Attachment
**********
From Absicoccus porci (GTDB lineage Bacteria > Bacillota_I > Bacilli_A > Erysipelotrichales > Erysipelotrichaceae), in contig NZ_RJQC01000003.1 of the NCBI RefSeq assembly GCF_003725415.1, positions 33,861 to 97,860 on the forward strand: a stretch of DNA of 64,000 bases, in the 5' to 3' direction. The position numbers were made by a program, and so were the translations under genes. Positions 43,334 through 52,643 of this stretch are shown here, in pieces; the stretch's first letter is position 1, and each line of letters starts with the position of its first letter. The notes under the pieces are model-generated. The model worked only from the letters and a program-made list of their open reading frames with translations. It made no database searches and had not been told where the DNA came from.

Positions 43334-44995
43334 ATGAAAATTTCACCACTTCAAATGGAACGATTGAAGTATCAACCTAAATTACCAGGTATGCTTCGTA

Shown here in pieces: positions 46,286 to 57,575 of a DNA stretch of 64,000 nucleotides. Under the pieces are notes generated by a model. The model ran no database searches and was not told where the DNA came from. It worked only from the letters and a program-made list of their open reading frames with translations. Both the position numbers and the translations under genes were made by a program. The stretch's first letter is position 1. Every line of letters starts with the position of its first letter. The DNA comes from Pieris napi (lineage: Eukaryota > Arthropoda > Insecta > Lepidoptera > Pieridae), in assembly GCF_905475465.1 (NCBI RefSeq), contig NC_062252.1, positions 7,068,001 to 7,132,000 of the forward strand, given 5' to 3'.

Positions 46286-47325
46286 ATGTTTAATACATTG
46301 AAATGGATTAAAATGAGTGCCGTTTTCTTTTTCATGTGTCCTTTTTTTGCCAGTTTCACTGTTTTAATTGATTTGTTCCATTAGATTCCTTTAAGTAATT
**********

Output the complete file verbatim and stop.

From Absicoccus porci (GTDB lineage Bacteria > Bacillota_I > Bacilli_A > Erysipelotrichales > Erysipelotrichaceae), in contig NZ_RJQC01000003.1 of the NCBI RefSeq assembly GCF_003725415.1, positions 33,861 to 97,860 on the forward strand: a stretch of DNA of 64,000 bases, in the 5' to 3' direction. The position numbers were made by a program, and so were the translations under genes. Positions 43,334 through 52,643 of this stretch are shown here, in pieces; the stretch's first letter is position 1, and each line of letters starts with the position of its first letter. The notes under the pieces are model-generated. The model worked only from the letters and a program-made list of their open reading frames with translations. It made no database searches and had not been told where the DNA came from.

Positions 43334-44995
43334 ATGAAAATTTCACCACTTCAAATGGAACGATTGAAGTATCAACCTAAATTACCAGGTATGCTTCGTA

Shown here in pieces: positions 46,286 to 57,575 of a DNA stretch of 64,000 nucleotides. Under the pieces are notes generated by a model. The model ran no database searches and was not told where the DNA came from. It worked only from the letters and a program-made list of their open reading frames with translations. Both the position numbers and the translations under genes were made by a program. The stretch's first letter is position 1. Every line of letters starts with the position of its first letter. The DNA comes from Pieris napi (lineage: Eukaryota > Arthropoda > Insecta > Lepidoptera > Pieridae), in assembly GCF_905475465.1 (NCBI RefSeq), contig NC_062252.1, positions 7,068,001 to 7,132,000 of the forward strand, given 5' to 3'.

Positions 46286-47325
46286 ATGTTTAATACATTG
46301 AAATGGATTAAAATGAGTGCCGTTTTCTTTTTCATGTGTCCTTTTTTTGCCAGTTTCACTGTTTTAATTGATTTGTTCCATTAGATTCCTTTAAGTAATT